In the present study, we demonstrated that (1) endothelium-dependent vasodilation in the forearm arteries was impaired in patients with essential hypertension compared with normotensive subjects and impaired to a greater extent in patients with adrenal pheo secreting NE; (2) endothelium-independent vasodilation was impaired in patients with pheo compared with normotensive subjects and patients with essential hypertension, and the vasodilatory response in both normotensive subjects and patients with essential hypertension was similar; (3) surgical resection of adrenal pheos improves endothelium-dependent vasodilation in these patients; and (4) there was a significant correlation between the improvement of endothelium-dependent vasodilation and the decrease in NE concentrations.
The forearm vascular response to ACh but not to ISDN was impaired in patients with essential hypertension. These findings are consistent with previous studies that demonstrated that endothelium-dependent vasodilation of brachial, coronary, renal, and small arteries is selectively impaired in patients with essential hypertension compared with normotensive subjects.6–9,11–13⇓⇓⇓⇓⇓⇓ Patients with adrenal pheo secreting NE are an ideal model for the study of how endothelial function is altered in the presence of the excess vasoconstricting factors. In the present study, basal NO levels were similar in patients with pheo and the other groups. In contrast, stimulation with ACh blunted the endothelium-dependent vasodilation probably through a decrease in NO release in pheo patients. In addition, ISDN-induced vasodilation via smooth muscle cells was attenuated in these patients, although to a lesser degree than the endothelium-dependent vasodilatory response. Both ACh- and ISDN-stimulated vasodilation were blunted in patients with adrenal pheo secreting NE compared with patients with essential hypertension and normotensive subjects, indicating that both endothelial and smooth muscle function is impaired and may be restored after surgery in patients with pheo.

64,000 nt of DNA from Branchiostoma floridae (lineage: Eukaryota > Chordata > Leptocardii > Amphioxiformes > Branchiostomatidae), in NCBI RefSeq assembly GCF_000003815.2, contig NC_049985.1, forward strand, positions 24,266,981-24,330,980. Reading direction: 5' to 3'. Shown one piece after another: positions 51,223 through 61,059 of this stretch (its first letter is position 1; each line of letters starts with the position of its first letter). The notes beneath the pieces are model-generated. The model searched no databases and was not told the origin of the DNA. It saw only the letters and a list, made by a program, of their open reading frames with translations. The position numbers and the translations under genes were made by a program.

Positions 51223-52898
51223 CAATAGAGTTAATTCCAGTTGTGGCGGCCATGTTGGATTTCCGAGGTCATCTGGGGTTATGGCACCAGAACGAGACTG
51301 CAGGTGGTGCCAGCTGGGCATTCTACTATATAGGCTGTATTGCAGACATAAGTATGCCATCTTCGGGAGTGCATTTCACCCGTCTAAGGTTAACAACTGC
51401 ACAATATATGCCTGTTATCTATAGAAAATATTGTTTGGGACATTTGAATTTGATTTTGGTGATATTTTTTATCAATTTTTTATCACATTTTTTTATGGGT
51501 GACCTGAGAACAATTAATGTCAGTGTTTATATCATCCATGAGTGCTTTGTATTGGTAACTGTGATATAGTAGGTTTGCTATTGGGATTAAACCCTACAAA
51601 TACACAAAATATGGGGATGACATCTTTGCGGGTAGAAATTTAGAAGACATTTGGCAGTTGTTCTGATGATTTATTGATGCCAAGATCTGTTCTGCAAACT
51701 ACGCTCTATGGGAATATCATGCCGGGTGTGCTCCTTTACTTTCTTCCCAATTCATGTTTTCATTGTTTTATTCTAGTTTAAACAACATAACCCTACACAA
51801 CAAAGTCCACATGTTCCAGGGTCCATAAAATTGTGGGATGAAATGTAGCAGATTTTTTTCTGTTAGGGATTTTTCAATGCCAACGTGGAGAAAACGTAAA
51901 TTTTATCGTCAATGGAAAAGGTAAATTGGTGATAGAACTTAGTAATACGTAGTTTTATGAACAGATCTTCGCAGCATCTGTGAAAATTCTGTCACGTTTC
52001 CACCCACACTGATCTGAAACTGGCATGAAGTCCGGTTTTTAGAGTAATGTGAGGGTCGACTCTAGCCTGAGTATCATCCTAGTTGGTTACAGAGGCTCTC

Several investigators have shown the existence of an interaction between NO and NE in intact endothelium.14,15⇓ Greenberg et al16 reported that cyclic guanosine monophosphate (cGMP) may be a prejunctional regulator of NE as a sympathetic neurotransmitter in the vasculature. These findings suggest that both NO and cGMP may act as endogenous inhibitors of NE release in vascular smooth muscle. However, this compensatory mechanism of NE release may not naturally function under excess levels of NE. In the present study, the improvement of endothelium-dependent vasodilation significantly correlated with the decrease in NE concentrations. One possible mechanism by which surgical resection of NE-secreting tumors augments endothelium-dependent vasodilation is a decrease in NE release. An imbalance between NO and NE may directly result in conditions associated with the endothelial dysfunction in humans.
It is widely known that diseases of abnormal glucose metabolism, such as diabetes mellitus, are associated with endothelial dysfunction.17,18⇓ In pheo patients, increases in serum glucose and decreases in insulin were caused by excess NE. Although serum glucose and insulin concentrations returned to levels similar to normotensive subjects after surgical resection of the adrenal tumor, there was no significant correlation between the improvement in endothelial function and changes in serum glucose and insulin. In addition, abnormal lipid metabolism, such as what occurs with hypercholesterolemia, is associated with endothelial dysfunction.19,20⇓ In the present study, the concentrations of total and LDL cholesterol were higher, although not significantly, in patients with pheo compared with the other groups. There was no correlation between the improvement in endothelial function and changes in the lipid profile, suggesting that modification of the lipid profile does not contribute to the adrenalectomy-induced restoration of endothelial function.